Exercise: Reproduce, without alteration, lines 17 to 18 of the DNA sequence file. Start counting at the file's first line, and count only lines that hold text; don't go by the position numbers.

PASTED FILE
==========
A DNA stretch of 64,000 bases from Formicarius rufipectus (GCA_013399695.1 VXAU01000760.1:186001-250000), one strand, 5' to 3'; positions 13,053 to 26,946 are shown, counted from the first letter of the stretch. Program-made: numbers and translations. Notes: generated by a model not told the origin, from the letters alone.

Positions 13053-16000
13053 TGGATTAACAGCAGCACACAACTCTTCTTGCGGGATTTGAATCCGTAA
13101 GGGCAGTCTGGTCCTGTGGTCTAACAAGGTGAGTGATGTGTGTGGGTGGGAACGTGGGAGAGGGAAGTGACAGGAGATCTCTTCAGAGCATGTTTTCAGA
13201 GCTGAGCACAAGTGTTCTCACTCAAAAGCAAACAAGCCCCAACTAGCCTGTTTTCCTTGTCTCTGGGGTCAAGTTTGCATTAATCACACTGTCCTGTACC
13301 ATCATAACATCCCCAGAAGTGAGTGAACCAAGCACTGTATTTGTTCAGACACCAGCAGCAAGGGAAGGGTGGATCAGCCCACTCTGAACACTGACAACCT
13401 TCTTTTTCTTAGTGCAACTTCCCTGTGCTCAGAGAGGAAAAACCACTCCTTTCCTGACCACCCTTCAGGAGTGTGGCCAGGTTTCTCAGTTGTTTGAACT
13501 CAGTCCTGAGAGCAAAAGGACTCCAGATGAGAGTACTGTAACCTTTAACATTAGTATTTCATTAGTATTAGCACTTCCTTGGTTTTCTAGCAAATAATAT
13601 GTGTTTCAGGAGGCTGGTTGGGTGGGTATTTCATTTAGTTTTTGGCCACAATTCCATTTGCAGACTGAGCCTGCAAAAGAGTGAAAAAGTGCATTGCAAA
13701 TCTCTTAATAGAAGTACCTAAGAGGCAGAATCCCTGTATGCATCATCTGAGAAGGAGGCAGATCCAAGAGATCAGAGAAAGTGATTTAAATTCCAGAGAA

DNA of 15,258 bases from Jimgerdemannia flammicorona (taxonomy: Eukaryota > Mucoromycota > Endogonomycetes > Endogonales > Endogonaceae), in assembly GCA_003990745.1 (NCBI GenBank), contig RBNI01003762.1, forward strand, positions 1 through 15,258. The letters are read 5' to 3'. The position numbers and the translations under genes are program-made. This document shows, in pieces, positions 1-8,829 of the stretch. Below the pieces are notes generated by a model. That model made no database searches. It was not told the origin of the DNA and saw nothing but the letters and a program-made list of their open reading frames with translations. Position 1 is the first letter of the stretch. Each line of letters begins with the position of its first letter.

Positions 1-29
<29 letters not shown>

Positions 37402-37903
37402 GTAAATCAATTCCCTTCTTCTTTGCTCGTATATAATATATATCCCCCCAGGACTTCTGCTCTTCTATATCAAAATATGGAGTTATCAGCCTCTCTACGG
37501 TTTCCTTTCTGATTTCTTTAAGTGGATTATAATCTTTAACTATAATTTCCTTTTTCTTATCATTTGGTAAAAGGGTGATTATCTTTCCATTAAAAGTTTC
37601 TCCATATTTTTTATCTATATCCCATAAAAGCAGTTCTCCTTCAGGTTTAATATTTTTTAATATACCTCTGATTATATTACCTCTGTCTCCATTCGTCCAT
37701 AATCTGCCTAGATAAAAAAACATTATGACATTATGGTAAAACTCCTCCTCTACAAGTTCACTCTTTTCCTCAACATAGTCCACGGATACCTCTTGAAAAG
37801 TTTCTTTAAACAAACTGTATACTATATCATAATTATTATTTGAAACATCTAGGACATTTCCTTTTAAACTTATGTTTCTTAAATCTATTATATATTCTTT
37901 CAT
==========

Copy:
37601 TCCATATTTTTTATCTATATCCCATAAAAGCAGTTCTCCTTCAGGTTTAATATTTTTTAATATACCTCTGATTATATTACCTCTGTCTCCATTCGTCCAT
37701 AATCTGCCTAGATAAAAAAACATTATGACATTATGGTAAAACTCCTCCTCTACAAGTTCACTCTTTTCCTCAACATAGTCCACGGATACCTCTTGAAAAG